On Monday, I asked you to share your first thoughts about how you feel when you do that thing that makes you come alive, or when you are living your life in a way that pleases you. Your words and images were stunning. Here are a few of them that were said several times.Some of you said scared or desperate or terrified. And all of those were followed up with hope. Like many of you, I’ve been reading about the arrest of Jesus this Holy Week – about his conversation with Pilate, his cross-carrying, his burden-bearing, his death.

As I read our words describing how it feels when we are living life fully, my mind kept pushing me toward the word resurrection. How appropriate that living with our souls awake carry hints of the resurrection life. When we embrace our true design, we experience little tastes of the resurrection, of Jesus coming alive in us, of us coming alive within ourselves.

But new life is only possible when the old life dies. We look at Jesus, his feet walking the one way dusty road to death. He had to die before anything was resurrected.

Mourning precedes morning; death comes before the dream. We long for the magic, the freedom, the glory and the joy. But are we willing to embrace the death that must come first? 

We are all walking our own dusty roads. We are none of us exempt from the prerequisites of a joyful release – death, surrender, and humility. But the cross is beautiful because those heavy companions do not come alone. We do not have to bear their weight.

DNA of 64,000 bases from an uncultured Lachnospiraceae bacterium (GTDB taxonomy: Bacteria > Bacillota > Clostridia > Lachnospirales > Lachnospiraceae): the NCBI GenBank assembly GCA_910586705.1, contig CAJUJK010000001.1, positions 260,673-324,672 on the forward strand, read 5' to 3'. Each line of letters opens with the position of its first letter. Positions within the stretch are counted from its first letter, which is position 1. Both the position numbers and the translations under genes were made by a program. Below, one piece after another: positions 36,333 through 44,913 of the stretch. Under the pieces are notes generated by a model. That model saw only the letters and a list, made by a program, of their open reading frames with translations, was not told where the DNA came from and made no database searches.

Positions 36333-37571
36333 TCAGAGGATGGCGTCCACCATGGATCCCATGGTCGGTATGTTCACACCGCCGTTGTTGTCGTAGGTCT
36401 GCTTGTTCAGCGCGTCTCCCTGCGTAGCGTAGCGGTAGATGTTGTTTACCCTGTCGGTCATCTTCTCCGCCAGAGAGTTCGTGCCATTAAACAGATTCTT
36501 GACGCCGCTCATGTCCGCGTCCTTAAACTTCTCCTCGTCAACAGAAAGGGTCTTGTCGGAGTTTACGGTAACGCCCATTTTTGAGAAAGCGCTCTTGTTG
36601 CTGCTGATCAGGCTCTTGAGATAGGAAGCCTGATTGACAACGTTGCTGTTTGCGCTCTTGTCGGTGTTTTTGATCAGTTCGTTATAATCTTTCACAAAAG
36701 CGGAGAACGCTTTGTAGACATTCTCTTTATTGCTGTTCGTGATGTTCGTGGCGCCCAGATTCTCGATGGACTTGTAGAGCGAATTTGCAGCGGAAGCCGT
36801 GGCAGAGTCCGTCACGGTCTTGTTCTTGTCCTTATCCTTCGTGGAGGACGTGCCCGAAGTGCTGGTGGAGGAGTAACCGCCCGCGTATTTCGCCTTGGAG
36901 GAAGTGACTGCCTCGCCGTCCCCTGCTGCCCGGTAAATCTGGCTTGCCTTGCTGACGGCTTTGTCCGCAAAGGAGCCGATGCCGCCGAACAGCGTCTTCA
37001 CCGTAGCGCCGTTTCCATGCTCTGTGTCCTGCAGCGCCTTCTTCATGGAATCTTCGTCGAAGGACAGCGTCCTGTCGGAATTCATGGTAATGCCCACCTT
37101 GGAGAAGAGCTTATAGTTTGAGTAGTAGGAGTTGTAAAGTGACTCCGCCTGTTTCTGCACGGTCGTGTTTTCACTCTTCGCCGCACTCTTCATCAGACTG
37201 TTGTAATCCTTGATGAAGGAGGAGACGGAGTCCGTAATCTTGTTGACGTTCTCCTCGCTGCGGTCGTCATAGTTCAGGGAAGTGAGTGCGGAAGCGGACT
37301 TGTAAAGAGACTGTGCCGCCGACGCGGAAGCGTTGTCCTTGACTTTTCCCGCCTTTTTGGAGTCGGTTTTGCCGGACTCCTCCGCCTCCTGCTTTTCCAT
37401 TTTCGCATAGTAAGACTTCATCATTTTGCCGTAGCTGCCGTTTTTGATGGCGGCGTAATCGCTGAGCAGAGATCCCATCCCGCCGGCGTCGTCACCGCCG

From that first death in the Garden when God gave Adam and Eve coverings for their shame, when he punished another with the punishment meant for them,

From generation to generation, where the lineage of Jesus was carried by invisible hands through floods and wars and betrayal and fear and mess and triumph,

From the love words from the angel to the young virgin who said yes, from the man who accepted her even though he could have left, from the stable to the temple to the hillside to the water-wine to the garden to the cross …

first comes love.

God left a love-trail through history, and it all points to the resurrection. And even though death precedes new life, love came first to pave the way. Love is the invisible hand of God made visible on the cross, in the tomb, through the resurrection.

I have felt that death within myself as I’ve grasped for creativity or influence or joy. I am learning how Christ’s love-sacrifice of death holds hands with my longing for importance, and how his rising to new life sets me free from myself. Especially, lately, in the area of creativity.

And so anything we do on earth that brings any kind of joy or delight or fullness was made possible by death, because first comes love.